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Learner autonomy and teacher autonomy: Synthesising an agenda

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Abstract

Despite a shift in the field of learner autonomy towards a consideration of the role of the teacher and ways in which learner autonomy is bound up not only with the learners’ but also the teachers’ own learning and teaching experiences and their beliefs about autonomy, the interrelationships between the concepts are still largely unclear. This is due in part to the relatively short history of work in the field which, despite the emergence of some consensus in defining the concepts, has revealed ever-increasing levels of complexity as the multifarious nature of the contexts, drivers and manifestations of autonomy, both teacher and learner, becomes ever more apparent. The chapters in this book have individually considered either discrete or interrelated elements of learner and teacher autonomy in language learning. The purpose of this concluding chapter is to attempt to draw together the various strands which emerge in the book as a whole, and offer a synthesis of the driving question which the book was intended to address, namely where and how, if at all, the concepts of learner autonomy and teacher autonomy relate to each other. In doing so, the chapter will necessarily clarify what is meant by these two concepts.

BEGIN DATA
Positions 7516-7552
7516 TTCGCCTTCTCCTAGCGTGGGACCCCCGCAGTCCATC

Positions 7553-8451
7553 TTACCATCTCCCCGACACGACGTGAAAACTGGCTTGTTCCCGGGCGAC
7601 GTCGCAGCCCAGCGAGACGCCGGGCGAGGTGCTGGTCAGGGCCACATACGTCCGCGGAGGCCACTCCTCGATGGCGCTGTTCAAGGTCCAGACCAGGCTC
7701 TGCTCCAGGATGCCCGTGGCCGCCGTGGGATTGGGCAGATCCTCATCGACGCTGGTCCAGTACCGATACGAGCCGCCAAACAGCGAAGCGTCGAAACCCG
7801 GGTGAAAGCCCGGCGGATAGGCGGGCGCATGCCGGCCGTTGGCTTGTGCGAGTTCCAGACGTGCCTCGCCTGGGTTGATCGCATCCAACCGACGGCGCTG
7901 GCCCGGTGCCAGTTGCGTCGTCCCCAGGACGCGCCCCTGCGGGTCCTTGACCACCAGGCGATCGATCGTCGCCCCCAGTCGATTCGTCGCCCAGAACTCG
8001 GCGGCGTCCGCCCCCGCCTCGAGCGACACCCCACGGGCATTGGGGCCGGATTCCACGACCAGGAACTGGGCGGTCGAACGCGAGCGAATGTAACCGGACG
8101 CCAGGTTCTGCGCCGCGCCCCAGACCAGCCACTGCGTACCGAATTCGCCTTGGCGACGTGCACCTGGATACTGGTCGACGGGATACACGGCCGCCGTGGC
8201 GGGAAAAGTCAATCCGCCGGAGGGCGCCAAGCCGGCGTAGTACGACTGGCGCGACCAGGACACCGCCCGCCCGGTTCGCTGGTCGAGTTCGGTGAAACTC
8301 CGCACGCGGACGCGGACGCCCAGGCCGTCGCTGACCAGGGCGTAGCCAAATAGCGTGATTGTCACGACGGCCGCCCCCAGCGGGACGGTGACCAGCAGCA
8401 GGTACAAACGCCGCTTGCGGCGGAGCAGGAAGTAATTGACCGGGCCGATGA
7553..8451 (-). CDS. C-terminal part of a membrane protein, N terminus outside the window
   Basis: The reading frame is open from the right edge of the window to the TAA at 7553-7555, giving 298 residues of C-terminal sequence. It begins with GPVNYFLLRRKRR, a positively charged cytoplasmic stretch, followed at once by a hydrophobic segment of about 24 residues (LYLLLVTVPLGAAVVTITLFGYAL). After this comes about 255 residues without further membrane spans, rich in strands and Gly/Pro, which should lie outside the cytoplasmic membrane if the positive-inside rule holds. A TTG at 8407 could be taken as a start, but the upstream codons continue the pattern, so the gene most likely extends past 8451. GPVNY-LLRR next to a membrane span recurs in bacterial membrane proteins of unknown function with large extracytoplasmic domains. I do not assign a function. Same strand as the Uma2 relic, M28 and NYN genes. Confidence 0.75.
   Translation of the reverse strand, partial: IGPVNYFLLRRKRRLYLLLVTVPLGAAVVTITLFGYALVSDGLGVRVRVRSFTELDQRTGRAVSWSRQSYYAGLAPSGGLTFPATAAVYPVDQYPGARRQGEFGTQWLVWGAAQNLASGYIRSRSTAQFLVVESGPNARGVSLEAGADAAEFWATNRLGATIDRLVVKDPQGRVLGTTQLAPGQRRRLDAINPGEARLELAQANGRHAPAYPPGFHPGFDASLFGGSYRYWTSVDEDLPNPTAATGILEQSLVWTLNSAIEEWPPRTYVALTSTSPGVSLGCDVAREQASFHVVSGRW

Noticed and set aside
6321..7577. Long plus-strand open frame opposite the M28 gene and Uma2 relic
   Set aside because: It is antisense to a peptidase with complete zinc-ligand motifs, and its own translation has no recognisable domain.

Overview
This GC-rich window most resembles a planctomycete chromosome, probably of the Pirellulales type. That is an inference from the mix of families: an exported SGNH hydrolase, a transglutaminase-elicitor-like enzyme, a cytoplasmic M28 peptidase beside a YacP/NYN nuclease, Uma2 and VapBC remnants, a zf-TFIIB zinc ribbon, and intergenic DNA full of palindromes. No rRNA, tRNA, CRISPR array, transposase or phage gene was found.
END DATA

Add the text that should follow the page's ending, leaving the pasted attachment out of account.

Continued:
References

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